Heero who still visit him secretly in the night learnt of his discharge. On the day itself, he stood at a newsvendor stall across the street and watched as the priest and nun helped the boy into a cab. He followed the cab in his jeep and saw them alighting at the church.

“So, he is an orphan living in the church,” another discovery that distressed him even more.

Everyone at the church was delighted to see him back. Duo could tell that they had taken great effort to make him at ease. Passageways around the church had been cleared to accommodate for his wheelchair to pass through, handrails had been fixed in the bathroom for his convenience.

In the midst of his accident and hospitalization, the Christmas celebrations that was so looked forward to yearly by the children was carried out in the form of a simple affair. He was most regretful that they had to forgo the celebrations because of him.

“They have done so much for me. I mustn’t let them down. I must snap out of this depression and learn to be strong again. I mustn’t disappoint those who care for me.”

And Duo re-learnt everything, from simple tasks like taking a shower, going to the bathroom and changing his clothes. It wasn’t easy for him at all, being restricted in movement. He had to learn to be more patient, knowing that an emotional outburst will only hurt those who cared for him.

“I will make it, I will be fine,” he reminded himself.


An outstation assignment took Heero away for two weeks. When he was back in town, he continued with his monitoring on the boy. He was watching nearby one morning when he saw the boy leaving the church compound. He followed the wheelchair-bounded boy secretly from a distance.

“Why isn’t there anyone to accompany him? How could they let him go around alone like that?” he wondered as he watched the boy stopping by the side of the pavement, waiting for a chance to cross the street.

Seeing that the street was cleared of traffic, Duo slowly wheeled himself across. Halfway across the street, one of the wheels got caught in a pothole and he was almost tipped over. Gripping at the wheels tightly, Duo tried to get the push wheel out of the hole but it wouldn’t move at all. Just then, a truck turned into the street and started honking at him. The panicked boy tried to back away to avoid the truck but his chair wouldn’t budge at all.

As the truck neared him, Duo closed his eyes tightly and prepared himself for the worst. Suddenly, he felt his chair moved away at a fast speed. When he opened his eyes, he found himself at the other side of the road. Looking up, he saw a dark haired boy staring down at him with concern.

“Are you all right?” the boy asked him.

Still shocked by the earlier incident, Duo could only nod at him speechlessly.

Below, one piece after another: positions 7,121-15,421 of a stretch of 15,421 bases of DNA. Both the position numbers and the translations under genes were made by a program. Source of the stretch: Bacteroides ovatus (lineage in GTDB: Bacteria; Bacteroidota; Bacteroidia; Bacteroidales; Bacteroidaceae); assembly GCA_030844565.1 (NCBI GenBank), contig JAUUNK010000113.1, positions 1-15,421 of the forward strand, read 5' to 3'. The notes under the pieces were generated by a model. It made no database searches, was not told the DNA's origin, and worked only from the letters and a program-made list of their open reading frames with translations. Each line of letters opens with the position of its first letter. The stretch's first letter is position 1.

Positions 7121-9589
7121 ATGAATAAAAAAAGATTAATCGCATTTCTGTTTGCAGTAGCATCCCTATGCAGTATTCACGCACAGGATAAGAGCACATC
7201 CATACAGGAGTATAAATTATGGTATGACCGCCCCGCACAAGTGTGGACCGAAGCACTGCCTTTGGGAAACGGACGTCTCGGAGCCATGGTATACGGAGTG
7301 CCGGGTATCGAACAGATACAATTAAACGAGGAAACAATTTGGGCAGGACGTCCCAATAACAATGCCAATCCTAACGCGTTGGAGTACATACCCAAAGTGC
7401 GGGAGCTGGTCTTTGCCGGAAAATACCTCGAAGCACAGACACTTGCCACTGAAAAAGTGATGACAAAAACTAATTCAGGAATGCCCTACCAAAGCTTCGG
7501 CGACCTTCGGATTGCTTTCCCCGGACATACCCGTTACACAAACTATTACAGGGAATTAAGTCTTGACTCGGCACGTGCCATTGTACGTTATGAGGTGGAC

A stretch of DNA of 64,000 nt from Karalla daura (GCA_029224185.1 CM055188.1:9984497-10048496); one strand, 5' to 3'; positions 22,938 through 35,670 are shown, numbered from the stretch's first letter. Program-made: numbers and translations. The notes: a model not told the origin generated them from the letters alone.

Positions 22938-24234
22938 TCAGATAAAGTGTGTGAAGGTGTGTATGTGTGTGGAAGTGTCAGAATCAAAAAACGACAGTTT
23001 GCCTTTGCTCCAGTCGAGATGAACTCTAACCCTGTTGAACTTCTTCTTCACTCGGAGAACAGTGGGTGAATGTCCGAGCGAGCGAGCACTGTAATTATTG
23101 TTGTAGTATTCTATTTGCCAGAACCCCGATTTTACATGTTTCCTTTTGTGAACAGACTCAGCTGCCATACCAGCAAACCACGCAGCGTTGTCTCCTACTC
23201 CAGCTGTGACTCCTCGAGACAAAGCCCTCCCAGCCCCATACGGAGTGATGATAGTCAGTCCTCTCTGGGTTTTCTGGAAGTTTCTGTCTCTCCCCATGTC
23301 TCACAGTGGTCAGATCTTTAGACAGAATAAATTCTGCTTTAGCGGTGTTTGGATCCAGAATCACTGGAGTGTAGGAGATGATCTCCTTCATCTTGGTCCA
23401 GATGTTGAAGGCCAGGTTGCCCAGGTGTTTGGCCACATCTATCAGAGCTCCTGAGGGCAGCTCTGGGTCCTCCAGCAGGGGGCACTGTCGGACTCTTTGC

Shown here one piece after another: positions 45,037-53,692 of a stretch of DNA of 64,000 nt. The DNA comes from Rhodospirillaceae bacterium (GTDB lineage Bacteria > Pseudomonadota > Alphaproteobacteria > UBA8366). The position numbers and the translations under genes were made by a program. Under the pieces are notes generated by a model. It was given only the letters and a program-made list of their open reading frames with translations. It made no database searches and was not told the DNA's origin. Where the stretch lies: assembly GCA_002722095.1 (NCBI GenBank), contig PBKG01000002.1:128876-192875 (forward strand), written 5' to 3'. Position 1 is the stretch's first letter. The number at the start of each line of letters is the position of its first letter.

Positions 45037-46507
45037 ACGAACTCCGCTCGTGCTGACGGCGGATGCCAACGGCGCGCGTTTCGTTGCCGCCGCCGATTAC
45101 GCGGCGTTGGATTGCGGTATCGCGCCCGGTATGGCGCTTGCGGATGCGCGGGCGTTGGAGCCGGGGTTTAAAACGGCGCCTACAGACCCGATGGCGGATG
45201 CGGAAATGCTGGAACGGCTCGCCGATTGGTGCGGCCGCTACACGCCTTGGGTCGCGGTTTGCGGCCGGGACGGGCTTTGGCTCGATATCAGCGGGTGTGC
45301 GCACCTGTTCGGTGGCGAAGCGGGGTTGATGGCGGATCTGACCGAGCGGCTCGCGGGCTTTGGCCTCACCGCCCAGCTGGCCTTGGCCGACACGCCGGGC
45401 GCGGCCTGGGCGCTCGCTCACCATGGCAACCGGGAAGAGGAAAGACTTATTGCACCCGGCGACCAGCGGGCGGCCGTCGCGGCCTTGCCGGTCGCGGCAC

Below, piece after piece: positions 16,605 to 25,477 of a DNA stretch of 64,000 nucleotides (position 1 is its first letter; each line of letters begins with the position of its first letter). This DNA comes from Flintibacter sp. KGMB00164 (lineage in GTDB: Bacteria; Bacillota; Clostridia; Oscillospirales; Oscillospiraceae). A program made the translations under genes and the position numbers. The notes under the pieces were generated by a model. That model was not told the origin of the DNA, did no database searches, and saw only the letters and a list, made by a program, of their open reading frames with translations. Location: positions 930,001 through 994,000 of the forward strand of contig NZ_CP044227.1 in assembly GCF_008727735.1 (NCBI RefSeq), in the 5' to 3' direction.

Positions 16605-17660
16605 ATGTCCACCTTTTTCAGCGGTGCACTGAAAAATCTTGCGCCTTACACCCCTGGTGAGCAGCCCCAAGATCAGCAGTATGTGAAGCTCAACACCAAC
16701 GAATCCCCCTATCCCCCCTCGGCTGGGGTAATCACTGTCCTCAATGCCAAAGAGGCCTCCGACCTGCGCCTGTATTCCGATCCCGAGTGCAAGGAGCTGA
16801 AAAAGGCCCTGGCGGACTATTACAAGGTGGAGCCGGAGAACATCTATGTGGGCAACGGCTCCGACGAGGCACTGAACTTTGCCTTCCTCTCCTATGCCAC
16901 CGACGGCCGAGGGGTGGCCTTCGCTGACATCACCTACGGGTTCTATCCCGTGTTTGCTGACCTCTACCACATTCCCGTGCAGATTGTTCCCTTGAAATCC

“Are you sure? You don’t look too good to me. Wait for me here.” The boy ran into a convenient store a few shops away and came back with a cup of hot coffee.

“Here, drink this,” the boy said, handing him the styrofoam cup.

Duo mumbled his thanks and sipped at the hot drink slowly. The coffee calmed him down and put color came back to his cheeks.

“You look much better now,” the boy commented.

Duo blushed slightly and looked up at the boy again.

“Thank you for saving my life.”

“Err...don’t mention it.” The boy looked strangely uncomfortable by Duo’s gratefulness.

“Where are you going?” he asked instead.

“I’m going to the medical rehab center a few blocks away from here.”

“Why isn’t there anyone to accompany you?”

“It’s not that far away and I don’t want to trouble anyone. Usually I can manage on my own. What happened just now is purely unexpected.”

“But we can’t have that kind of unexpected cases happening again. Tell you what, why don’t I send you to your destination?”

“It’s ok, I can manage. Don’t trouble yourself,” Duo declined his offer.

“No trouble at all. My jeep is parked over there. Let me send you,” the boy insisted, pushing Duo’s wheelchair over, leaving him no choice.

Along the way, Duo suddenly remembered he hadn’t introduced himself yet.

“My name is Duo Maxwell. What’s yours?”

“Heero, Heero Yuy.”

“Nice meeting you, Heero,” Duo greeted cheerfully.

“Me too,” came the short reply. Duo blinked at him and decided that he was not a very talkative person so he remained quiet until they reached the rehab center.

“Ok, I’m here. Thanks for the lift, bye.”

The longhaired boy waved to Heero as he entered the building.

Heero looked at the physical rehabilitation center hesitantly before deciding to enter. Inside the center, he saw physiotherapists helping patients exercising and massaging their limps. In one of the rooms, he saw Duo lifting a dumb bell, exercising to build up strength in his arms, which were to take the place of his legs. The determination on his face was apparent, this boy was ready to fight for his independence of movement.


Duo was surprised to see Heero leaning against his jeep outside the rehab center when he came out after the therapy session.

“Heero? What are you still doing?”

“Waiting for you.”